Another challenge is thinking of new ways to do outreach beyond the presentations, such as star-parties with Oceanside Photo and Telescope (OPT). We’re even going to be doing astrophotography from the sidewalk and that’s another great opportunity to teach people.
Also, anytime you operate a public business you’re going to have people that come in and just aren’t having it, no matter what you do…That’s something I’ve had to deal with in the past. Some people just come in for a beer, they just see “brewery” and as they get to the bar they kind of get this confused look on their face as they order a pint. It doesn’t happen a lot and hasn’t happened in quite a while, but sometimes I’ll be up there doing science-trivia night on a Thursday or something and someone will try to heckle or just say “What do you mean you can’t put the game on” with an attitude. We just smile and say, “Hey, we’re all about science and technology here. This is what we do. If you want a Bud Light and the ball-game there’s only 10,000 other places you can go do that.” But stuff like that you just have to let it go. You’re not going to win all of them.
Although, what offsets that is when people walk in just for a beer and they see a 160ft Falcon 9 rocket land on a drone ship in the middle of the sea on the TV feed and all of a sudden their mind is blown because that wasn’t in the morning news. That wasn’t in their morning newspaper, so they’re just like, “That’s real? That happened?” We tell them this is real, these are the things we’re able to do, and it’s only going to grow from here. Then, two hours later they’re leaving the brewery with an amazing experience and more excited about science and technology than they’ve ever been, and they weren’t even planning on being here for the science. They were just coming in for a beer and ended up leaving a science enthusiast.
Q: What do you think about Elon Musk’s SpaceX plans to send people to Mars?
It’s extremely ambitious but that’s been the case with SpaceX since day one. When they first got a Falcon 1 to put a payload into orbit, that had never been done by a private company before. When they docked with the ISS for the first time, that had never been done by a private company before. Same thing when they landed first-stage back at Cape Canaveral in December, that had never been done before. So Mars is definitely ambitious, but I absolutely believe it’s achievable. I think that Elon is getting better at conveying timelines and what the actual expectations are. That was always the thing before: ambitiously awesome plan, really really ambitious timeline, and they didn’t always hit the timeline, but they would always achieve the goal. I thought it was very wise of him to say if everything goes really well, and things are ideal, we could see this fly in a decade. It’s definitely optimistic, but he communicated that it was an optimistic assessment. So even if we see that system in two decades, a 28-million thrust first-stage…it’s just, I mean, okay I can wait 20-years just to see that fly. Absolutely. That’s four-times the power of a Saturn V, so it’s really exciting.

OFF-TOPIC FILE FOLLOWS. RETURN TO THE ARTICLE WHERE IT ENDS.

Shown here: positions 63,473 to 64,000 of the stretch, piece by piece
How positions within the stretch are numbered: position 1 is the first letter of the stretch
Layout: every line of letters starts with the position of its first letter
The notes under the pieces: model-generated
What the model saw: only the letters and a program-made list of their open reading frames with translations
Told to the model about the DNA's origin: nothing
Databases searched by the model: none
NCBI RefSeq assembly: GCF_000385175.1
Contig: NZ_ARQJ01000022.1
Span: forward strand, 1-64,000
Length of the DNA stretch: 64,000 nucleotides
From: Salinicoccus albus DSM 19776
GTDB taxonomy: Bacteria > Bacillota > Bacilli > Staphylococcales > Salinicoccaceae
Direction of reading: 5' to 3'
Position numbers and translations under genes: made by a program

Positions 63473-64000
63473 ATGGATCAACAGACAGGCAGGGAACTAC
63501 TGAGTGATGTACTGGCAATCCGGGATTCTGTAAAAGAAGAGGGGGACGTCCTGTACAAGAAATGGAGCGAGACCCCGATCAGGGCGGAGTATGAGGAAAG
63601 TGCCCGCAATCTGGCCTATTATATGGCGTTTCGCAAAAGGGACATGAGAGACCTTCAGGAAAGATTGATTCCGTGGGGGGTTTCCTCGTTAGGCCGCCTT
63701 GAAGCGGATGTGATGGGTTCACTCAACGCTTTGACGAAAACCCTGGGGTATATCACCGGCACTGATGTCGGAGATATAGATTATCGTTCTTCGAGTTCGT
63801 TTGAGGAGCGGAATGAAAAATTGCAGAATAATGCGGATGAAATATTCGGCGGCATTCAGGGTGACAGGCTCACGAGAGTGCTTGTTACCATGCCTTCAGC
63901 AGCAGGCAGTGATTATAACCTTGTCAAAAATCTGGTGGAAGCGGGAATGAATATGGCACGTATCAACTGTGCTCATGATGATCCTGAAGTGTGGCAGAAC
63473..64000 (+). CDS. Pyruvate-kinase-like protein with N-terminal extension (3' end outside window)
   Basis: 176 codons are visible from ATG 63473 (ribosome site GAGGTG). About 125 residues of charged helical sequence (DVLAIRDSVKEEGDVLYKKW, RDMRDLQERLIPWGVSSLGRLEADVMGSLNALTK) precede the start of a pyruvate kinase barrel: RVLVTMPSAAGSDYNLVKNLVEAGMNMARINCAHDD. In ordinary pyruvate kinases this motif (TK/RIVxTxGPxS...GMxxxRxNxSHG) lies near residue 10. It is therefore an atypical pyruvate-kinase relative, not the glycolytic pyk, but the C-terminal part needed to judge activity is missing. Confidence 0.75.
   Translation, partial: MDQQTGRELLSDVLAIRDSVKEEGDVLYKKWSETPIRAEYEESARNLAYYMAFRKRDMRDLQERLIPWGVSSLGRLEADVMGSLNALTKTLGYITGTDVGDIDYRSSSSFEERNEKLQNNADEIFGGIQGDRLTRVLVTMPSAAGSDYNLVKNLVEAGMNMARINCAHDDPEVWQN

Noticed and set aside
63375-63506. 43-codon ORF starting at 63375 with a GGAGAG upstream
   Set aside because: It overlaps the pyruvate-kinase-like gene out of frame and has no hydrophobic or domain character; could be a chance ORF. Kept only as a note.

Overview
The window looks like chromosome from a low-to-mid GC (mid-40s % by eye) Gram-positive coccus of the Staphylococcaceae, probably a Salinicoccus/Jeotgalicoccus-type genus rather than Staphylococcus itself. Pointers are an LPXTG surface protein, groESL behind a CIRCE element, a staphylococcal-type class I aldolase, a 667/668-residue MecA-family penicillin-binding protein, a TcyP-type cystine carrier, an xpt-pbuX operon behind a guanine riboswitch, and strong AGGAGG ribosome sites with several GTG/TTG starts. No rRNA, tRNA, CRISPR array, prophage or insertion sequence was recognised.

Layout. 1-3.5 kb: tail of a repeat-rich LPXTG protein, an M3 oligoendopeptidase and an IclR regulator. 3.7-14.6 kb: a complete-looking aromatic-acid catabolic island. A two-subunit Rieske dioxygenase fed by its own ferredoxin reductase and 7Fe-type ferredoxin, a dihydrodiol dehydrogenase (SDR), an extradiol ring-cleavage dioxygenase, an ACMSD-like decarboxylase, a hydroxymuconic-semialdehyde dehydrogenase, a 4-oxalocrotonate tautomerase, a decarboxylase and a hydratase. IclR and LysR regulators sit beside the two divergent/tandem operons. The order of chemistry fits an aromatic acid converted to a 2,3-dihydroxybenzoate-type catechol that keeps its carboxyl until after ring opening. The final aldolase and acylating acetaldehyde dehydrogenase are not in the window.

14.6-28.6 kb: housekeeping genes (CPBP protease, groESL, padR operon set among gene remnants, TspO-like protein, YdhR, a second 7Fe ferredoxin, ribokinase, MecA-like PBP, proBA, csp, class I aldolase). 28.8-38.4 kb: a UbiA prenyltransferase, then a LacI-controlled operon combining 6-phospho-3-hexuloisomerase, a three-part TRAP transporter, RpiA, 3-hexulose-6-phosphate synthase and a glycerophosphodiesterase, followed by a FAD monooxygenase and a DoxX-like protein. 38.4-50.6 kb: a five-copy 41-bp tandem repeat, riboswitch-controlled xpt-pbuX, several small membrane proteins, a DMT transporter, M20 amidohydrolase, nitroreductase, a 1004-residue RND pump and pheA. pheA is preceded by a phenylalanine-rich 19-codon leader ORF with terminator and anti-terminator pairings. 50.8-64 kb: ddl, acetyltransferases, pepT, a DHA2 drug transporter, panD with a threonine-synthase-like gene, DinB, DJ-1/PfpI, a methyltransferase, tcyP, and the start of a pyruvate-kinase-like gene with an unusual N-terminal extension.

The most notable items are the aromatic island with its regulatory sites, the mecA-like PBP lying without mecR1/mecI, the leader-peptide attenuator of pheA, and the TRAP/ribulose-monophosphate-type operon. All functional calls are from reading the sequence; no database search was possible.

A lot of people are concerned with the money side of it, asking “how are you going to fund it?” and what not, but there are things that SpaceX is working on that most people don’t take into account in terms of profit streams. They’re working hard to grow their satellite division right now and we don’t hear much about it, but they have a building up in Seattle and they’re hiring like crazy. They have the means to launch their own satellites for an extremely cheap price, especially if you’re doing them as a secondary payload to a paying customer’s primary payload. That’s a huge revenue stream, which will come into being in the next 5-10 years, that I don’t think a lot of people are accounting for. That can obviously help fund the Interplanetary Transport System, so I think they’ll do it. Like he said, 10 years would be absolutely amazing but if it’s 15 or 20 I believe they’ll still get there. I think it’s the most comprehensible and achievable Mars plan that’s been put out there. I absolutely think we will see humans on Mars in our lifetime.
Haas concluded the interview with an inspiring anecdote from Wavelength’s first ever presenter, Astrophysicist Dr. Lisa Will. Haas explained that Dr. Will’s short talk regarding Saturn inspired a young college student to become a volunteer at the Ruben H. Fleet and to eventually change her major to study astrophysics.
According to Haas, “To have played any kind of role in that is just amazing and really helps drive us, that’s really what it’s all about. When you see that kind of result from sharing 20-minutes about Saturn, we want more of that.”
Check out one of Wavelengths science lectures on the video below.